12. As Netanyahu accuses Iran of building weapons of mass destruction, he ignores that Iran is a country that was attacked by chemical weapons during the Iran-Iraq War after the US and other states gave Saddam Hussain chemical weapons material and technology. Despite the fact that more than 100,000 Iranian were killed or injured, Tehran did not reciprocate in kind due its religious values.

13. All the major countries of the world are co-negotiators with the US and are in favour of a nuclear deal with Iran. If Netanyahu’s intervention successfully leads to Congress killing any deal, there is no reason to believe the US would not become more isolated and that the international sanctions will hold for long.

14. Netanyahu said Iran must stop its aggression in the Middle East. This is as Iran has not invaded another country in last 250 years. Israel has initiated no less than six wars in 60 years.

15. Netanyahu also proposed broadening the scope of the negotiations to include hyped up claims made about Iran’s activities in the region and even Iranian domestic policies. It would be good for him to remember that the Bush administration refused Iran’s “grand bargain” proposal in 2003.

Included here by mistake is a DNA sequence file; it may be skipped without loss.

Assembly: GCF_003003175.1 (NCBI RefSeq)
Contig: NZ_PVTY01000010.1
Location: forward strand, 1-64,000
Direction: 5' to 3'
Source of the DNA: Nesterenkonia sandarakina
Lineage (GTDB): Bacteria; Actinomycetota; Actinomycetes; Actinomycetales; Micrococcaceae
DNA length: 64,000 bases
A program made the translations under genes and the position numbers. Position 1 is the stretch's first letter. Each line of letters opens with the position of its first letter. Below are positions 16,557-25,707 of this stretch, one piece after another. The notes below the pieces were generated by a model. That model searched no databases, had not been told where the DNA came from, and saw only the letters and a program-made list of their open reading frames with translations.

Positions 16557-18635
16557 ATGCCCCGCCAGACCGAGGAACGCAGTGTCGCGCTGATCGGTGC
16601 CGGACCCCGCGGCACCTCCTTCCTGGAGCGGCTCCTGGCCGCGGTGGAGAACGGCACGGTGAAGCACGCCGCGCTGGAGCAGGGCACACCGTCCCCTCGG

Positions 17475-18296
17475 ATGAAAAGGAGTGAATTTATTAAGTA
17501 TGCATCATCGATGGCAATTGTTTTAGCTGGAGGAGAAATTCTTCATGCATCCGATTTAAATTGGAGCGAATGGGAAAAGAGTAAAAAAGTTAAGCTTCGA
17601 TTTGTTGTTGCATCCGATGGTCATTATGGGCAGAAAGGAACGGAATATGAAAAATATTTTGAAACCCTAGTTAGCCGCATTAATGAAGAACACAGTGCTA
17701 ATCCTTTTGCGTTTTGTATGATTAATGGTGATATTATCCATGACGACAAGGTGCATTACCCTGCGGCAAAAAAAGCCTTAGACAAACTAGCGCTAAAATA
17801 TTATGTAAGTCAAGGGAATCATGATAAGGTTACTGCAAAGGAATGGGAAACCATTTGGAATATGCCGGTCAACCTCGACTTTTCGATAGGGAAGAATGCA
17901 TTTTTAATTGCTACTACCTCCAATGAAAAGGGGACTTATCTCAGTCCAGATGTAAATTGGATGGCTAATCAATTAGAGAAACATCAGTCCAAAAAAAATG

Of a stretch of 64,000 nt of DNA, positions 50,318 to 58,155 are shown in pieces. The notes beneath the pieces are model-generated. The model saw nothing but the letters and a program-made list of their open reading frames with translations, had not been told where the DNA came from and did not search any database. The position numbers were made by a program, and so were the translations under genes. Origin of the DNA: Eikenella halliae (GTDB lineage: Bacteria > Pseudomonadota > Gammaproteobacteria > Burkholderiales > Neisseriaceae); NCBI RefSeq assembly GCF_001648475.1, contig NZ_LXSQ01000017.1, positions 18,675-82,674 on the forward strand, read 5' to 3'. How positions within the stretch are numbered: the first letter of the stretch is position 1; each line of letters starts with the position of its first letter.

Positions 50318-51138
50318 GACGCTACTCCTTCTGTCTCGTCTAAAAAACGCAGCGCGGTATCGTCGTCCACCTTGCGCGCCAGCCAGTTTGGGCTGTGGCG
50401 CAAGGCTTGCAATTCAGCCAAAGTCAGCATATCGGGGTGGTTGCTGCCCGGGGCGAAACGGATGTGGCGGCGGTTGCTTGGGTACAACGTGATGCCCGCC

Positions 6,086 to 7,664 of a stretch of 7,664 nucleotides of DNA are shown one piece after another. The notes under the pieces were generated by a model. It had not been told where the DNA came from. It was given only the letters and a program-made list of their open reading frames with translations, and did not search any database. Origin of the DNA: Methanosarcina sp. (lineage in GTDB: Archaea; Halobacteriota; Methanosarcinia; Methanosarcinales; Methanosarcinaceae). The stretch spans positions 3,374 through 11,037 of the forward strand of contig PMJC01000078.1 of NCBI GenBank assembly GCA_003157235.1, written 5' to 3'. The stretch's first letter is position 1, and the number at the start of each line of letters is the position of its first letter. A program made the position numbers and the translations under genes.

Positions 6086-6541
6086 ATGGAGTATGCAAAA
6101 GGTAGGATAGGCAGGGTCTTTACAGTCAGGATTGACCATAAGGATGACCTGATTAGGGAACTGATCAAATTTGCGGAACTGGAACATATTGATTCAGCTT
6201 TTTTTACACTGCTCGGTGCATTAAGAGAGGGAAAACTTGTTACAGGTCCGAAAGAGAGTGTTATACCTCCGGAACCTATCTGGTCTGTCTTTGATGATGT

16. Netanyahu claimed any nuclear deal with Iran would trigger an uncontrollable arms race in the Middle East and bury the dream of a Nuclear-Weapons-Free Zone (NWFZ) in the region. The reality is that Iran has proposed a NWFZ in the Middle East since 1970 and Israel is the only country preventing this from coming to be. Moreover, many arms control experts have argued that there has been no evident correlation between Iran’s expansion of its nuclear programme in the last decade and increased enrichment capacity across the region. A nuclear deal with Iran actually enhances the NPT and the prospects for NWFZ in the Middle East given how much it would constrain Iran’s nuclear programme.